• Narcissus - Herbert Hampton, Bowman Sculpture Ltd
  • Narcissus - Herbert Hampton, Bowman Sculpture Ltd
  • Narcissus - Herbert Hampton, Bowman Sculpture Ltd
  • Narcissus - Herbert Hampton, Bowman Sculpture Ltd
  • Narcissus - Herbert Hampton, Bowman Sculpture Ltd
  • Narcissus - Herbert Hampton, Bowman Sculpture Ltd
  • Narcissus - Herbert Hampton, Bowman Sculpture Ltd
  • Narcissus - Herbert Hampton, Bowman Sculpture Ltd
  • Narcissus - Herbert Hampton, Bowman Sculpture Ltd
  • Narcissus - Herbert Hampton, Bowman Sculpture Ltd
  • Narcissus - Herbert Hampton, Bowman Sculpture Ltd
  • Narcissus - Herbert Hampton, Bowman Sculpture Ltd
  • Narcissus - Herbert Hampton, Bowman Sculpture Ltd
  • Narcissus - Herbert Hampton, Bowman Sculpture Ltd
  • Narcissus - Herbert Hampton, Bowman Sculpture Ltd
  • Narcissus - Herbert Hampton, Bowman Sculpture Ltd
  • Narcissus - Herbert Hampton, Bowman Sculpture Ltd
  • Narcissus - Herbert Hampton, Bowman Sculpture Ltd
  • Narcissus - Herbert Hampton, Bowman Sculpture Ltd
  • Narcissus - Herbert Hampton, Bowman Sculpture Ltd
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Narcissus

Herbert Hampton

(British, 1862-1929)

Signed Herbert Hampton Sc
Dated 1895
Bronze with brown and green patination
Height: 30 5/16'' (77 cm)

Conceived and cast circa 1895


In Greek mythology, Narcissus was a hunter from the Greek city of Thespiae in the region of Boeotia. He was exceptionally handsome, thanks to his divine descent – the son of the river god Cephissus and the nymph Liriope.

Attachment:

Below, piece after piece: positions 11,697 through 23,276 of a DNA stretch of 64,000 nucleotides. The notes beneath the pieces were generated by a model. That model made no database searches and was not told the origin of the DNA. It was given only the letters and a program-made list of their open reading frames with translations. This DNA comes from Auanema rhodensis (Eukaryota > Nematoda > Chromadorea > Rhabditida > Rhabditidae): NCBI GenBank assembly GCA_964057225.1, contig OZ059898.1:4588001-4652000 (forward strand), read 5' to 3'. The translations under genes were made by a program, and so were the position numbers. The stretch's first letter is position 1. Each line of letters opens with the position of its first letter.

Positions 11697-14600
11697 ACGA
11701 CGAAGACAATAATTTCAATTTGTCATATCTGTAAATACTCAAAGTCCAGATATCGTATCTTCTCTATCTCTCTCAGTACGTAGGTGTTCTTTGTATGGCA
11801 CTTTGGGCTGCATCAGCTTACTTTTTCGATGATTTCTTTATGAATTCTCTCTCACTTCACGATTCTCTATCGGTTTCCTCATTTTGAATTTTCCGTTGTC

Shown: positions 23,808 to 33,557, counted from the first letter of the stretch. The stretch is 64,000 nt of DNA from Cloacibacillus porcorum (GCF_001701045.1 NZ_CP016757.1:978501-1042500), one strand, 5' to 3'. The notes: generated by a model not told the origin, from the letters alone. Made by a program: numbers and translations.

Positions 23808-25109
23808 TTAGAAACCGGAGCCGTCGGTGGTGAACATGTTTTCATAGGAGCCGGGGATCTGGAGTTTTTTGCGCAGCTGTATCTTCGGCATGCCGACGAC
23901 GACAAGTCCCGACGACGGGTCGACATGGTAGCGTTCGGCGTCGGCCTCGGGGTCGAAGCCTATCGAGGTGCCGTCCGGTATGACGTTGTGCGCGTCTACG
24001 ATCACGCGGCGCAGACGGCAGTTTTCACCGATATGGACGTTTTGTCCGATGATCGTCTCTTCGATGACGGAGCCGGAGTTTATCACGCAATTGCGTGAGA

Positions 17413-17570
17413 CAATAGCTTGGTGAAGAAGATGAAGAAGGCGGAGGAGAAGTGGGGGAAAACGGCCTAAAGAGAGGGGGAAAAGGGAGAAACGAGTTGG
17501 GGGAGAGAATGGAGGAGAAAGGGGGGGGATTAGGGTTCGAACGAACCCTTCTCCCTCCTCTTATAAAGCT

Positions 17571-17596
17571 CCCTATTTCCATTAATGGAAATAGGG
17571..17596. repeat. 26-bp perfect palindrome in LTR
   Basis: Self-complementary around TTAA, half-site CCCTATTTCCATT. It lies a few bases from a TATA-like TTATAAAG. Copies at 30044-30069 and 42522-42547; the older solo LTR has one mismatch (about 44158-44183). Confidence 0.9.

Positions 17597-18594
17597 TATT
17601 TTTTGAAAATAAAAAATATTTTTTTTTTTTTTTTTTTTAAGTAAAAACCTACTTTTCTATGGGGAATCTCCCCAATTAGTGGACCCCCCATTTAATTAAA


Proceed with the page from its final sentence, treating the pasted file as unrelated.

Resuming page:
The most famous version of the myth can be found in Ovid’s Metamorphoses. According to Ovid, nymph Echo fell in love with Narcissus and started following him. The young man however refused her harshly, causing Echo to retreat to lonely caves and valleys, until only the sound of her voice – an echo – remained. In return, Nemesis, the god of revenge, wishing to avenge Echo’s sorrowful death, attracted Narcissus to a pond. The young man caught his reflection in the water and fell desperately in love with his own image. Narcissus was unable to ever leave his image behind, eventually dying by the side of the pond. His body was turned into a flower, preserving his beauty forever.

In this impressive bronze, Hampton depicts the moment in which Narcissus catches a glimpse of his own self as he steps carefully on two stones above the surface of the water. In western art, painters and sculptors usually represented the figure as sitting next to a pond, intent at gazing at his own reflection in the water. In this light, Hampton’s vertical composition is rather distinctive.

The piece was probably devised to decorate the top of a fountain, so that the standing figure would look into the water beneath his feet. This perhaps inspired the sculptor Henri-Léon Gréber (1856-1941), whose patinated plaster on the same subject (1909, Musée Departmental de l’Oise in France), originally devised for a fountain, shows a strikingly similar composition.

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The New Sculpture Movement


2018 Exhibition Catalogue

Works by Herbert Hampton